Another school leader commented that tutoring tailored to children’s needs helped, as it maintained engagement and made learning relevant:

I’ve got one learner, a girl with autism, and she is flying. She loves that one-on-one attention that she is getting from the tutor and that she is missing from school.

One pupil said:

When tutoring is one-to-one they [tutors] can really focus on what you're struggling with.

The National Tutoring Programme (NTP), which aims to make high-quality tutoring available to schools to help disadvantaged pupils aged 5-16 whose education has been affected by school closures, will build on the pilots when it launches in the first week of November. The Tuition Partners pillar of the NTP is being established by the Education Endowment Foundation and will offer subsidised face-to-face and online tutoring to schools.

Professor Becky Francis, Chief Executive of the Education Endowment Foundation, said:

This study shows that online tutoring - which will be offered alongside face-to-face provision through the National Tutoring Programme - can be an essential tool to support students and teachers this academic year. Until social distancing restrictions relax, online tutoring offers a flexible and much needed way to get extra support into schools across England.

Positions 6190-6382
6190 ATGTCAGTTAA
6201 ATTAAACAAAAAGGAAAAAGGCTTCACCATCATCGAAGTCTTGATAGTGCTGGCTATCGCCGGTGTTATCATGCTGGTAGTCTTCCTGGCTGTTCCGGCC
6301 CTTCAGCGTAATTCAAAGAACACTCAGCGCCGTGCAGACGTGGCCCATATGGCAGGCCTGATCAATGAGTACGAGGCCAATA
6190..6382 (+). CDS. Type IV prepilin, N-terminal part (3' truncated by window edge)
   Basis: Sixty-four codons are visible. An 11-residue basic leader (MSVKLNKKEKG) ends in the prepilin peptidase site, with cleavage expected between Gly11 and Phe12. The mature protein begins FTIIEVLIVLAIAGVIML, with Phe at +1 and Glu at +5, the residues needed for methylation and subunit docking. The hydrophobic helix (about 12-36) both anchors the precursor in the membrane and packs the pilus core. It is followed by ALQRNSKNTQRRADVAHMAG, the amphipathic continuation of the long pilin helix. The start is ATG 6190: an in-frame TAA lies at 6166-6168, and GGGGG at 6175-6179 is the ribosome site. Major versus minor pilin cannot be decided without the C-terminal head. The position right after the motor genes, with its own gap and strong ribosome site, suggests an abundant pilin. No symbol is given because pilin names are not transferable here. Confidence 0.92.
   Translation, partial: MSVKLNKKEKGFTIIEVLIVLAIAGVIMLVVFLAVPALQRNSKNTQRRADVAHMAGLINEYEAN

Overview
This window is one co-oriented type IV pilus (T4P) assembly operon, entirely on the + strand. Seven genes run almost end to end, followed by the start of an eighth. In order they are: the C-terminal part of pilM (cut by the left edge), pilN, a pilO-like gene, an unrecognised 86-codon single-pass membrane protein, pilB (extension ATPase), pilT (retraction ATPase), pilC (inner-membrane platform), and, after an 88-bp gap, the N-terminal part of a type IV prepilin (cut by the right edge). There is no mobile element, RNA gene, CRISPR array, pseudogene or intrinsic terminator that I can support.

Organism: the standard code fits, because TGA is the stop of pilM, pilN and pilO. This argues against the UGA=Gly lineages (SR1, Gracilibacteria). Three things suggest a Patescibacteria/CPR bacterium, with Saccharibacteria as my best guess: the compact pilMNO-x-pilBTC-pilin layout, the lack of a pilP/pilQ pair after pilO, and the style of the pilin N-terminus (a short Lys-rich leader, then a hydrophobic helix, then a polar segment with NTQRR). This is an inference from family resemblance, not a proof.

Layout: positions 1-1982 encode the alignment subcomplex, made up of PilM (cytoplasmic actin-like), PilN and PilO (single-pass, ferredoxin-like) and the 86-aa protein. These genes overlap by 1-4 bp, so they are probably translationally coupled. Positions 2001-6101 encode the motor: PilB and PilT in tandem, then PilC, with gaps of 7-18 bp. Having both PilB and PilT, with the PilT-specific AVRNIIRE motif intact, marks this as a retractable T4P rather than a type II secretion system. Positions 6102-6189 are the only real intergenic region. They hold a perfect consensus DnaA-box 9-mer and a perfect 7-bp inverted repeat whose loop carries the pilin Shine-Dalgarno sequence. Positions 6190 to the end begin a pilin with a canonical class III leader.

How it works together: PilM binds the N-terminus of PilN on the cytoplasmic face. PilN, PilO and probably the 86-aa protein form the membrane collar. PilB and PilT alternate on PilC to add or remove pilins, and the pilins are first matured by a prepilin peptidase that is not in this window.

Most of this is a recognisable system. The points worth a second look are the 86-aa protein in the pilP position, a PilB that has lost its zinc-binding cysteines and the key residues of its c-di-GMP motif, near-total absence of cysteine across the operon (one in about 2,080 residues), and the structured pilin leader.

We’ve received strong interest from schools registering on the NTP website and are currently assessing providers to ensure that as much high-quality tutoring as possible is available to support disadvantaged pupils. We’re aiming to enrol tens of thousands of pupils in the first six weeks after launch, with provision ramping-up further after Christmas.

The National Tutoring Programme is designed to be a tool for teachers, complementing what goes on in the classroom during an extremely challenging year.

Notes for editors

● In total, 1,381 pupils in Years 5 to 13 in 65 schools received at least one tutoring session through the project, which ran from 29 June to 21 August 2020.